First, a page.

While there is no single theory that accurately depicts all aspects of child development the underpinnings of this book are based on well-researched and evidence-based methods.



Applying the Pathfinder PROE model of child development:

We believe that the key ideas of most well-known child development theories can be placed into one (or more) of four main concepts, Play, Relationships, Observation, and Experiences, that we call the PROE model of child development.


Pathfinder Health takes an active approach to child development and the PROE model of child development is based on action-oriented concepts.


Our action concepts of PROE can be seen throughout The Whole-Brain Child content and strategies, showing that they are all linked in important ways to your child’s brain and development.


The 12 strategies outlined in The Whole-Brain Child:


1. Connect and redirect - when a child is upset, responding with logic often doesn’t work. Try responding to emotional needs first (right brain) then redirecting with logic and applying discipline if needed second (left brain). This skill will help to strengthen your relationship with your child as they learn that they can trust you with any emotion.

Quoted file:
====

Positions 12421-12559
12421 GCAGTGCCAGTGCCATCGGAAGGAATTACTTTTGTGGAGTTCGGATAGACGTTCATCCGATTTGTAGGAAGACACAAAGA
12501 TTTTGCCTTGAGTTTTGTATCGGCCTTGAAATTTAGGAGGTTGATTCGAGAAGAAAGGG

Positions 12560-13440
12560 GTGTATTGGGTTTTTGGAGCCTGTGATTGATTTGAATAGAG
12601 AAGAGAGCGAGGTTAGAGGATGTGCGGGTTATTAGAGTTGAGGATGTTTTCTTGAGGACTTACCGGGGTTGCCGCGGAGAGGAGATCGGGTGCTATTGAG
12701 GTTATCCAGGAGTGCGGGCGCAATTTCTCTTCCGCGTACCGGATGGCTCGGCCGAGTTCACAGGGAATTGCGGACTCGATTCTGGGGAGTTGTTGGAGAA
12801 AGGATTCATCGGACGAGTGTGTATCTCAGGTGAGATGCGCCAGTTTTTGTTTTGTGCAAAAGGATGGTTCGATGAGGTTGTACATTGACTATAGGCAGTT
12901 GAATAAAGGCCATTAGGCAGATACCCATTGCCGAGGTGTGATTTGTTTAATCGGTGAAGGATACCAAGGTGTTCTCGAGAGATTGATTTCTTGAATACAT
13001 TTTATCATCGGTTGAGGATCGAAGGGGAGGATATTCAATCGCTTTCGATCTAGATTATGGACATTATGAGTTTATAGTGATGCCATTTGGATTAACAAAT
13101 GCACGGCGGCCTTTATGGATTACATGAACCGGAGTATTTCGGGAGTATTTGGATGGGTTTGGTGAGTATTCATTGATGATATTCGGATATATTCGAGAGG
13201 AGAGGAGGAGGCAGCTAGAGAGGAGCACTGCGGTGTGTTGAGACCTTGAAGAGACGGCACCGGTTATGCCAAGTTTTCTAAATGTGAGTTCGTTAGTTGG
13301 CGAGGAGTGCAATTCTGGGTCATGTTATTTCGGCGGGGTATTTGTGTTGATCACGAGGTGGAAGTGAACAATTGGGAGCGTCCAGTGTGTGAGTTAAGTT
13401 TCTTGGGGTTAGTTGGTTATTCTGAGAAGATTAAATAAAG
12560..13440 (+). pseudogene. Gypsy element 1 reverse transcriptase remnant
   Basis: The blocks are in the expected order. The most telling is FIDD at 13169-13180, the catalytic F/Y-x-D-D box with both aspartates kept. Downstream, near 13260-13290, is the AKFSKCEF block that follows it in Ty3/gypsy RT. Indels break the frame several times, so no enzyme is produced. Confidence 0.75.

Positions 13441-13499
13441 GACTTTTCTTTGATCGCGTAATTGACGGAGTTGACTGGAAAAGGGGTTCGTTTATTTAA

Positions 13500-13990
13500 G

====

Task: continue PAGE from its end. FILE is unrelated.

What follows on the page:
2. Name it to tame it - help your child to work through and make sense of what is upsetting them by helping them to tell the “story” of why they are upset. This will help your child to regain control and to use their left brain to make sense of what is upsetting them.


3. Engage don’t enrage - instead of responding to inappropriate behavior or outburst with “we don’t act like that” or something similar, try to engage the upper section of the brain by inviting your child to think, reason, and plan. For example, you could say “what’s another way you could play with that ball instead of throwing it at the TV?”


4. Use it or lose it - provide opportunities for your child to use their upper brain. This can be done through structured decision making (“do you want to wear boots or sneakers?”) or by prompting thought while reading or watching TV (“why do you think the boy is crying?”). When a child experiences the ability to make decisions from a young age, it contributes to their brain development and to their self-concept and self-esteem in the long run.


5. Move it or lose it - after acknowledging feelings when your child is upset, try to get them moving which may change their mood. This can be as simple as a quick race to the stairs. Using play in this way can help your child to refocus and shift their mindset.